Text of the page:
Russia sells nearly half of the Kalashnikov Concern to private investors

vladimir putin ak-12

Vladimir Putin inspects a new Kalashnikov AK-12 rifle. (Image credit: Александр/The Firearm Blog)

The Kontsern Kalashnikov, or Kalashnikov Concern, is currently being partially transferred to two wealthy Russian businessmen. They’re selling a large stake of the company, 49 percent, to allay some of the costs of rebuilding the Izhevsk Machinebuilding Plant (Izhmash), the original manufacturer of the world-renown AK family of rifles.

In April of 2012, Izhmash was declared bankrupt by the state after undergoing almost a year of court-appointed bankruptcy arbitration. It was then that the company was taken over by a state-run holding corporation, Russian Technologies (Rostec), which was formed in 2007 by Russian President Vladimir Putin, expressly to revitalize the Russian arms industry.

“These funds will be used, among other things, to pay off debt as well as to pay the corporation’s loans,” according to a Rostec statement.

“Izhmash had an opaque and cumbersome management system: It consisted of 32 legal entities, some of which were in offshore jurisdictions. It relied on illegal methods for withdrawing funds. The company was on the verge of bankruptcy,” added Rostec.

Just recently, Izhmash merged with the Izhevsk Mechanical Plant (Izhmekh), another arms firm that manufactures Baikal and Makarov firearms and Koshkina, a cartridge and tooling manufacturer. This new company was dubbed the Kalashnikov Concern after Russian hero and inventor of the AK-47, Mikhail Kalashnikov.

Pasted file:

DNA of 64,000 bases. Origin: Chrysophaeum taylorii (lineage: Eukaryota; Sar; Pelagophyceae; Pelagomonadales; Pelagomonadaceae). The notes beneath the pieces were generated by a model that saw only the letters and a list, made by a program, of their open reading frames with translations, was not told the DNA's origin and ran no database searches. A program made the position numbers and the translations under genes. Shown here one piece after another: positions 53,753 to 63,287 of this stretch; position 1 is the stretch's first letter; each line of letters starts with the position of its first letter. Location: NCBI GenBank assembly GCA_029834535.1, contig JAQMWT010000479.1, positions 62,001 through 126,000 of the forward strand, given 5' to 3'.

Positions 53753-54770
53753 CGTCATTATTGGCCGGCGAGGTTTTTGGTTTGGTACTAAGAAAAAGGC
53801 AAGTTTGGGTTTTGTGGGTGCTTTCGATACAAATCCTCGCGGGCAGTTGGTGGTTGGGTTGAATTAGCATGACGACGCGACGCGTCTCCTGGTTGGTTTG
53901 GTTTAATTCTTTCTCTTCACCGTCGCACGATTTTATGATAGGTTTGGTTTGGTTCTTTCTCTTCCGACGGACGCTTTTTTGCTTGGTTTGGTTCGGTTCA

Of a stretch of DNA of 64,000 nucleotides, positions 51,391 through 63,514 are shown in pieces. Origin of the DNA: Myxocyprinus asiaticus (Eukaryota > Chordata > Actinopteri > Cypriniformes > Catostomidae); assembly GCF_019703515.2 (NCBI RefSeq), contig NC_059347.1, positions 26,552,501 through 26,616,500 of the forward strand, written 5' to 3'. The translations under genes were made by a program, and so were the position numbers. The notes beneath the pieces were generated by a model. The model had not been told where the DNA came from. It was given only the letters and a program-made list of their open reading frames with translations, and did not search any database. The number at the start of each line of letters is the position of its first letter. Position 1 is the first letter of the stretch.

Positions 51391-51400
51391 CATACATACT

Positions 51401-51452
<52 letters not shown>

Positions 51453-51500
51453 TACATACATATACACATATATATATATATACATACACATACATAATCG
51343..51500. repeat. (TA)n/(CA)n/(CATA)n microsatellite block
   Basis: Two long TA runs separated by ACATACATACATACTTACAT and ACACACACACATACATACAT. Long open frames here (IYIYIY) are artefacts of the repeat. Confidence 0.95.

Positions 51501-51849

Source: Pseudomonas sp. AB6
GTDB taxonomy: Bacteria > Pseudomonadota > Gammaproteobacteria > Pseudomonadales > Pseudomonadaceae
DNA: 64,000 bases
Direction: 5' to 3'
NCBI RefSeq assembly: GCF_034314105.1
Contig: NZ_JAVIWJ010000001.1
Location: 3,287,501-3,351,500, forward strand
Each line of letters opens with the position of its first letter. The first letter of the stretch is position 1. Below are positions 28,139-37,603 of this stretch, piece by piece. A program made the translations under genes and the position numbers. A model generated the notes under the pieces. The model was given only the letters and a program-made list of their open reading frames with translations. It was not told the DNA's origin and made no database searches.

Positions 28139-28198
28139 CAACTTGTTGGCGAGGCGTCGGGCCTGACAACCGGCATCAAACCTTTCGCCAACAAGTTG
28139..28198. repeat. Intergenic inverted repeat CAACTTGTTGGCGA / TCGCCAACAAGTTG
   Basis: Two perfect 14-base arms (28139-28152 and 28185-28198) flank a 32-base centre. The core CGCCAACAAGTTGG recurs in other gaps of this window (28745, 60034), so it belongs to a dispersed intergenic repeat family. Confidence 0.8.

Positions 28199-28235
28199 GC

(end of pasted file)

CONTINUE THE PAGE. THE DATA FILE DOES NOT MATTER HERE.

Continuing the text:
The new Kalashnikov brand is part of a multi-tiered effort to bring new business to these hulking manufacturers.

The two investors who bought the minority share of Kalashnikov are Andrei Bokarev, a Siberian coal mine operator, and Aleksei Krivoruchko, a railroad owner.

Their share of Kalashnikov was purchased for 2.5 billion rubles ($78.4 million).

Russia is not expected to release majority control of their new arms giant. “Private and state partnerships are an effective model to reform enterprises,” said Sergei V. Chemezov, Rostec exec, reports the New York Times.

While Izhmash’s sales have been increasing over the years, the plant was designed to manufacture small arms in tremendous quantities, in numbers that the current market can’t absorb. After many years of insufficient military contracts, Izhmash began operating at a loss.

Their commercial sales — especially to Americans who can’t get enough of their globally-proven rifles — simply weren’t enough to support the company.

However, new designs from the company — specifically the AK-12, the successor to the AK family of firearms — promise renewed interest in Russian small arms.

The AK-12 was developed nearly from the ground-up to replace AK-series rifles in use by the Russian military, particularly their special forces. The company has plans to introduce many new firearms, both new and modernized or reinvented older designs, in the coming months, to the international markets.

The company expects to triple to quadruple their sales by 2020.

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